Diversity, Equity & Inclusion: Heathwood Hall is a Community in Action
Saturday, October 17th was a very pleasant fall day in Columbia: temperatures in the mid-60s, sunny skies. A great morning to do yard work, chores, or if you’re a student, perhaps sleep in. Yet, on that morning, 43 members of our school community came together at 8:00 a.m. to participate in our Diversity, Equity, and Inclusion (DEI) Assessment of Inclusivity, and Multiculturalism (AIM) workshop.
The workshop consisted of small focus groups or discovery committees of 8-10 people who discussed and responded to a series of questions provided by the National Association of Independent Schools (NAIS). The questions provided each group an opportunity to reflect on experiences at Heathwood, and share both quantitative and qualitative information related to 10 key areas. Each group addressed one or more of the following key areas as they relate to inclusivity and multiculturalism:
- School Governance and Leadership
- Policy and Administration
- Student Life
- Staff Involvement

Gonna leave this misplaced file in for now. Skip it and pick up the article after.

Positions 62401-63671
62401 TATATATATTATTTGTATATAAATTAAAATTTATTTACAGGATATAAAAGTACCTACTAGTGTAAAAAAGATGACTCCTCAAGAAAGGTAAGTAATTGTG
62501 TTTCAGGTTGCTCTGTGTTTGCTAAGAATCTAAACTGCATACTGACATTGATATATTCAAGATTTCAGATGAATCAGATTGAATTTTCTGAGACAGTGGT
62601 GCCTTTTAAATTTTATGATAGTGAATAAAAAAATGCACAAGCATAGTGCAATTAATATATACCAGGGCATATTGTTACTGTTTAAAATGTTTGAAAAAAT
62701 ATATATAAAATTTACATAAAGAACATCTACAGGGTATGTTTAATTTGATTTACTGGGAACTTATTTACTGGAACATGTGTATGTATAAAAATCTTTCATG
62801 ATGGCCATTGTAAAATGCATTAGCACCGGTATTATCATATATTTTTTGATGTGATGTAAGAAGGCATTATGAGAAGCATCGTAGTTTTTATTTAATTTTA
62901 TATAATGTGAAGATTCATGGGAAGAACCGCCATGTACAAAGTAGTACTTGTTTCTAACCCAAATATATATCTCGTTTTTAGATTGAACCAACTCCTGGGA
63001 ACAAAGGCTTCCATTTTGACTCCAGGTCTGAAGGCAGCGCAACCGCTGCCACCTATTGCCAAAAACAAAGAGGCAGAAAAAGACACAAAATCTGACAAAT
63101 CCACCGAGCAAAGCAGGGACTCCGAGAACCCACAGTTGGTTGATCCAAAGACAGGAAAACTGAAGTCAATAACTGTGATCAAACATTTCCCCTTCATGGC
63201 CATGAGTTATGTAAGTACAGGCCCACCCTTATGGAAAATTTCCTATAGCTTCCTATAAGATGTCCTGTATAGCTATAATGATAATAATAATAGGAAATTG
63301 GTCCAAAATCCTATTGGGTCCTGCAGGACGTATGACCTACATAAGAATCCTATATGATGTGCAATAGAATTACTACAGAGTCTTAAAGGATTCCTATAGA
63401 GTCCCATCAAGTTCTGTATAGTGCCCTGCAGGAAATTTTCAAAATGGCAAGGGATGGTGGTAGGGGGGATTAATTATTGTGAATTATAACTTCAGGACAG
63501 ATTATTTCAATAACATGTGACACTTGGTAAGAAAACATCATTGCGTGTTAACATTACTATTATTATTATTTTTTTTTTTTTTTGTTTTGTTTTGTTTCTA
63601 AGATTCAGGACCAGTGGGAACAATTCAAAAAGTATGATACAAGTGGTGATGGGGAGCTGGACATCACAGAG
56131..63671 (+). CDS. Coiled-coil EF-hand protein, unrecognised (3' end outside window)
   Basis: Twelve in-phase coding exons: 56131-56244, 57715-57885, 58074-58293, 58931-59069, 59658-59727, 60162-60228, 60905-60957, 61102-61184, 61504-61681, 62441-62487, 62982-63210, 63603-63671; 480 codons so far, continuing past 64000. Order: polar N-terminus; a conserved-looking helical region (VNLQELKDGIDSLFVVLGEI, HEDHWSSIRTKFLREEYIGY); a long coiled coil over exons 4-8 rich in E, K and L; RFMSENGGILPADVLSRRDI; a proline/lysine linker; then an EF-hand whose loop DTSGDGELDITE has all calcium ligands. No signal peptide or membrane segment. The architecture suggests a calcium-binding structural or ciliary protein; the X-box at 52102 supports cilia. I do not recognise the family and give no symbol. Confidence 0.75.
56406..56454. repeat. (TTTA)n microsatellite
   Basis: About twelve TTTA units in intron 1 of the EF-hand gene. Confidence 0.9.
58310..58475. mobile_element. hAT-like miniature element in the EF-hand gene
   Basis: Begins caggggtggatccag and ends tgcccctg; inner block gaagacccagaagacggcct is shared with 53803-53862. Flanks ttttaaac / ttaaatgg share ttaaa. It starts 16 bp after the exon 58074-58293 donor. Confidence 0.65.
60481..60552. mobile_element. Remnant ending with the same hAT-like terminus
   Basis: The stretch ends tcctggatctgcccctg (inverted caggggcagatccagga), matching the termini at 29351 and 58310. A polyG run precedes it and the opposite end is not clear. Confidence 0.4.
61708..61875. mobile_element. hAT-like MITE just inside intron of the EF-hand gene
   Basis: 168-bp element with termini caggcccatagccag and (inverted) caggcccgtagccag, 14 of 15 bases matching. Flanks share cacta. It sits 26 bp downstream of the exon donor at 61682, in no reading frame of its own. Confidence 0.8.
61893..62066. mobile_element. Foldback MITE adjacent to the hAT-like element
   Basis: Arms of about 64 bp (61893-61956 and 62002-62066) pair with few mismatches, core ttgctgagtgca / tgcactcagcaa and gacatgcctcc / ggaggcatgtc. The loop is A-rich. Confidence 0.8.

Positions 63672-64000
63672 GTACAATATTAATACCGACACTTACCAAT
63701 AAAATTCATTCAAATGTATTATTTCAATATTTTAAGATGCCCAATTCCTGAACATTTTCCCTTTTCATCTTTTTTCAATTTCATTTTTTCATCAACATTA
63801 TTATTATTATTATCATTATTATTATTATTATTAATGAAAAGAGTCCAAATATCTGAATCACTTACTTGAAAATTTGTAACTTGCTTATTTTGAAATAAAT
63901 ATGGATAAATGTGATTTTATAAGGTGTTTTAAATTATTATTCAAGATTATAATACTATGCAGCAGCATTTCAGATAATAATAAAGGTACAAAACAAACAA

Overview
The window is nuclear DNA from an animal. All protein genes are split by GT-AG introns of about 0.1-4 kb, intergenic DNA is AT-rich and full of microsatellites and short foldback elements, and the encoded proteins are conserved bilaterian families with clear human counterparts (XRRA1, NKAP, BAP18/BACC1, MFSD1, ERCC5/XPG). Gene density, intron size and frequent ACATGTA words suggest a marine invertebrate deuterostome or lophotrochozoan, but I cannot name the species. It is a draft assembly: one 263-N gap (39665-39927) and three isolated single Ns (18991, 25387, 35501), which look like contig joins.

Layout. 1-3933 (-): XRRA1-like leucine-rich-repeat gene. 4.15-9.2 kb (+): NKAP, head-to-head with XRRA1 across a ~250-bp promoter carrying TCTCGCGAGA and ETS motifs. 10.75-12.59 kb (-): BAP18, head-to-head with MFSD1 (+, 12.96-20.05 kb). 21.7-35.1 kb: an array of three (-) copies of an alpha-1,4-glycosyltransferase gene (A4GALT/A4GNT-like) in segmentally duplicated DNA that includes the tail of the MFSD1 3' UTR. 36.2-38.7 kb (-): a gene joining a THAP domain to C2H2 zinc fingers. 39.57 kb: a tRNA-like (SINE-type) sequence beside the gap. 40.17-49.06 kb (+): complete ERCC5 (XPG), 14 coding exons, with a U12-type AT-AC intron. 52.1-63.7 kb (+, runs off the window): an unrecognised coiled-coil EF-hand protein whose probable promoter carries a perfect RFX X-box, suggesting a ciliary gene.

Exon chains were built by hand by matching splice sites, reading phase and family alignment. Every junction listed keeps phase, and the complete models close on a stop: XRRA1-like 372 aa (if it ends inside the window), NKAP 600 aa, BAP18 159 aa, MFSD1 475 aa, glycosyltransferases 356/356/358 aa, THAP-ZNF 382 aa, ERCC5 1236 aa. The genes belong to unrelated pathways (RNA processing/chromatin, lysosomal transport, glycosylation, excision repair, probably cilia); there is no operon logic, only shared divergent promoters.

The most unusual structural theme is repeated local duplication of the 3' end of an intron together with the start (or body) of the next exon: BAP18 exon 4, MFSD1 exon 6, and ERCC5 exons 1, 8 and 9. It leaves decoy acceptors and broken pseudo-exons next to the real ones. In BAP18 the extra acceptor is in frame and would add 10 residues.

- Parent Involvement
- Alumni Involvement
The workshop lasted for three hours as engaged participants reflected, listened and shared information that will assist in the creation of a school-wide climate survey to be designed by NAIS. The groups were dynamic and informative, and spoke to our common interests of providing a rich learning and social environment for all of our students.
Student Life is one of the critical areas covered during the workshop, and student support is an essential component of an independent school’s work. While we continue to create opportunities for our students to engage in dialogue that helps create cultural awareness through extracurricular activities like our ACCEPT club or debate club as well as through our curricular initiatives, particularly in the humanities, we are now offering an opportunity for our African American students in the Upper School to participate in an affinity group, which is a gathering of people who share a similar identity.
More than 20 students have participated in the groups and have taken advantage of the opportunity to reflect and engage in dialogue around common experiences as Black students living in 21st century America. Moreover, the first couple of meetings have also involved generating a list of goals from the students that will help guide future discussions and activities.
As I’ve spoken with several AIM discovery group participants and heard of some of the meaningful dialogue that took place during the workshop, I marvel at the desire of administrators, parents, trustees, students, faculty, and alums who attended the sessions and are committed to seeing us continue to build on our foundation as an Episcopal School for All: A community devoted to inspiring and empowering students to unlock their potential, develop their character, and gain the confidence to transform a dynamic world.